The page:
The male and female elements may be a tough plastics, rubber or other flexible material. A number of synthetic plastics are suitable. Such material can readily bend so that there is no risk of the tag being pulled out of the ear if it gets caught in a snag; the tab or tabs deform and can readily be pulled clear.
Identification characters may be marked on one or both tabs. The tabs may be of any convenient shape for example circular, elliptical, rectangular, triangular etc.
The tabs may be made so that they are relatively rotatable and the stem on the male member and the aperture in the female member may each be offset from the centre towards an edge of their respective tabs; if the tabs are elongate, the stem and aperture may each be near one end of the respective tabs. This construction causes the tabs to rotate relatively about the stem axis when the animal pulls to clear the eartag from a snag. However, because of the use of the flexible material for the tabs, such relative rotation is not essential for enabling the eartag to pull clear of snags. The tabs may be of uniform width over part of their length. Preferably the remaining parts of their sides converge to a rounded end centred on the spike or aperture.
FIG. 1 is an exploded perspective view of one example of an eartag according to the invention for cattle or pigs; and
FIG. 2 is a side elevation of the eartag of FIG. 1 as assembled together but before withdrawal of the pin.
The eartag, in the illustrated construction, comprises a male member having a tab portion 10 and an integral stem 11 and a female member 12. In applying to an animal, a metal pin 13 is used, this pin subsequently being withdrawn.
The male member has a tab portion 10 which is formed of a flat uniform thickness flexible tough synthetic plastics material. This tab portion 10 is marked with identification characters, for example by using a marking ink or by depressions or raised portions. The tab portion 10 is generally semicircular at one end but, in this particular embodiment is, apart from the semicircular portion of generally rectangular form with rounded corners. The edges of the tab may be chamfered. The stem 11, which is moulded integrally with the tab portion 10, is near one end of the tab, being located in this embodiment at the centre of the semicircular portion of the tab and comprises a uniform diameter shank with an enlarged head 14 on one end. A bore 15 extends the whole length of the shank and through the head. As is most clearly seen in FIG. 2, the head in axial section forms a frustum of a cone and thus provides a shoulder 16 facing the tab portion 10, the shoulder extending in a plane normal to the axis of the stem.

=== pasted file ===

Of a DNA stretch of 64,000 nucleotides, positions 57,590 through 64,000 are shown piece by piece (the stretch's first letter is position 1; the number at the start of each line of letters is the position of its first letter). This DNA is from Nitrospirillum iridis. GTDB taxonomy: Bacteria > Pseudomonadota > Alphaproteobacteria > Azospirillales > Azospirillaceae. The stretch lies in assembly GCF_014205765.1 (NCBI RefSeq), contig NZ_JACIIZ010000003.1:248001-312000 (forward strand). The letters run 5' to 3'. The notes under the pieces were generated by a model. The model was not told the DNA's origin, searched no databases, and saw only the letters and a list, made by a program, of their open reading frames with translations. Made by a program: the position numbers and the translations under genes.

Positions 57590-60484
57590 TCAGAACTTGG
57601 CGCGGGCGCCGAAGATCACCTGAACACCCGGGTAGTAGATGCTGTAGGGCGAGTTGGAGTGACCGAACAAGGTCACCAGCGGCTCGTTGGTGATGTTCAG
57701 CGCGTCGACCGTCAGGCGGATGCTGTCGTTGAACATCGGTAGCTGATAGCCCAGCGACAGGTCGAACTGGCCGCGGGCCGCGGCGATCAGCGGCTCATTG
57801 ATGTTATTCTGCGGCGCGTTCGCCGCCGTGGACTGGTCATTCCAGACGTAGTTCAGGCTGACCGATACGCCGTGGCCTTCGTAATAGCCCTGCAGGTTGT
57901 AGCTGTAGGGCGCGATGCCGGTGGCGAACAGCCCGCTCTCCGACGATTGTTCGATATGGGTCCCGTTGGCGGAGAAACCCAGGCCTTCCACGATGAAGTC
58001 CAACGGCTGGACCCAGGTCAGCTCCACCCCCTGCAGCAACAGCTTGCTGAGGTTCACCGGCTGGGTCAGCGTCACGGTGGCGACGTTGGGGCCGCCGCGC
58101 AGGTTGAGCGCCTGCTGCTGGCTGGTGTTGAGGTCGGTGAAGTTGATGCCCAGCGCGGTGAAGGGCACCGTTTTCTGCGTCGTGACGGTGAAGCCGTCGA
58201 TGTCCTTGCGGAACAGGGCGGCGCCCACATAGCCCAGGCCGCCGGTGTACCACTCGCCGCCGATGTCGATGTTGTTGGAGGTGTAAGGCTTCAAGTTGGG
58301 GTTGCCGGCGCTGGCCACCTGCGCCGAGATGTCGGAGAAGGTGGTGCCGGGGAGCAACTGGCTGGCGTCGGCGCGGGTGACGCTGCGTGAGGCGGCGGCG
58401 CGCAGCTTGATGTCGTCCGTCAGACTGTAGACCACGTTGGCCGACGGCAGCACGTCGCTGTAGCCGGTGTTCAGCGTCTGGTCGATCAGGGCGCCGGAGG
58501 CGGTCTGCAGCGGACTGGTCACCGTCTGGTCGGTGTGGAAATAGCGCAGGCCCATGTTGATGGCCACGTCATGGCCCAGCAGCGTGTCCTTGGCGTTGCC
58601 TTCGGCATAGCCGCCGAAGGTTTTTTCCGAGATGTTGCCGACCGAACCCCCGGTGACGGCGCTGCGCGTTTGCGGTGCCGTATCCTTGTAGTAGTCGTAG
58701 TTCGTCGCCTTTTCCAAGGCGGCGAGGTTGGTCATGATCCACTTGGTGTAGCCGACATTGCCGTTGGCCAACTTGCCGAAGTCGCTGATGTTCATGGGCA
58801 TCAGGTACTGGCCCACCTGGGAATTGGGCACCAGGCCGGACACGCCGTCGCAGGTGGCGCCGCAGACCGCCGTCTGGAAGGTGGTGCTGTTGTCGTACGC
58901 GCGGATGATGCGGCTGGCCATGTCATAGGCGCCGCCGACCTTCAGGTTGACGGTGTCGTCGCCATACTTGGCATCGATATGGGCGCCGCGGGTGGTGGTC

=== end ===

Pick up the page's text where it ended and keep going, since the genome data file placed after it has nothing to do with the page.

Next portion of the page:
The female member 12 has a tab which is, in this particular embodiment, similar in shape and size to the male tab portion 10. As previously explained however the tab portions need not be of the same size. The female member is made by moulding a flexible plastics material which may be the same material as that used for the male member. The female member consists essentially of a flat tab portion 17 with a raised cylindrical boss 18 having a central aperture 19 therethrough, the aperture being located at the center of the semicircular end portion of the tab.
In applying the eartag to an animal, a rigid pin 13 is employed. This pin is formed of metal for example steel although any other suitable rigid material may be employed. It has a shank 20 of uniform diameter which fits freely in the aforementioned bore 15, the shank having at one end a conical head 21, the larger diameter end of which is slightly larger in diameter than the outer end of the head 14 on the stem 11. The length of the pin 13 is such that when the pin is put in the bore in the stem with the conical point 21 seating on the head 14, the other end of the pin protrudes beyond the outer surface of the tab 10.
The eartag is attached to an animal by using a pair of pliers in a manner similar to that employed for hard plastics two-part eartags of the well-known kind previously described. The metal pin 13 is put in the bore 15 in the stem and the male member is then put in one jaw of the pliers. The female member is put in the other jaw of the pliers. The jaw of the pliers which receives the male tab has a recess to receive and firmly locate the part of the pin which protrudes beyond the outer face of the male tab. Thus the pin 13 and stem 11 form a rigid spike which is rigidly located whilst the tag is being applied to the animal. The pliers are operated to force the spike through the animal's ear and thence through the aperture 19 in the female member. The aforementioned shoulder 16 then prevents withdrawal of the stem through the hole in the female member. The hard metal tip 21 on the pin enables a clean hole to be punched in the ear. The rigid pin stiffens the stem during the punching operation so ensuring that the point of the pin is correctly aligned with the aperture in the female tab. A hole is punched through the ear, the hole being of slightly larger diameter than the shank of the stem 11. The shank of the stem is sufficiently long to ensure that the ear is not pressed between the tabs 10, 17 of the male and female members.
The flexibility of the two tabs enables the eartag readily to pull clear of snags. The use of the soft flexible material for the male tab enables it to bend freely under slight pressure so that it can fold on itself longitudinally or otherwise deform. This further assists in enabling the eartag to pull clear of snags. Because of this greater ability to pull clear of snags, the male tab may be made larger than is customary with conventional eartags of hard plastics material thereby enabling much larger identification characters to be employed. It is readily possible to make the female part of the eartag a loose fit on the shank of the stem 11, so that the two tabs can swing freely relatively to one another and so that the female member is a loose sliding fit on the shank of the stem 11 thereby ensuring that the tabs cannot apply pressure to the ear.
After the eartag has been applied to the animal, the pin 13 is withdrawn. A single pin therefore can be used in succession for applying a number of eartags to animals.
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|US20100325926 *||Dec 11, 2008||Dec 30, 2010||Jean-Jacques Hilpert||Marking device for identifying and marking animals, and male component of such device|
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|International Classification||G09F3/12, G09F7/06, A01K11/00|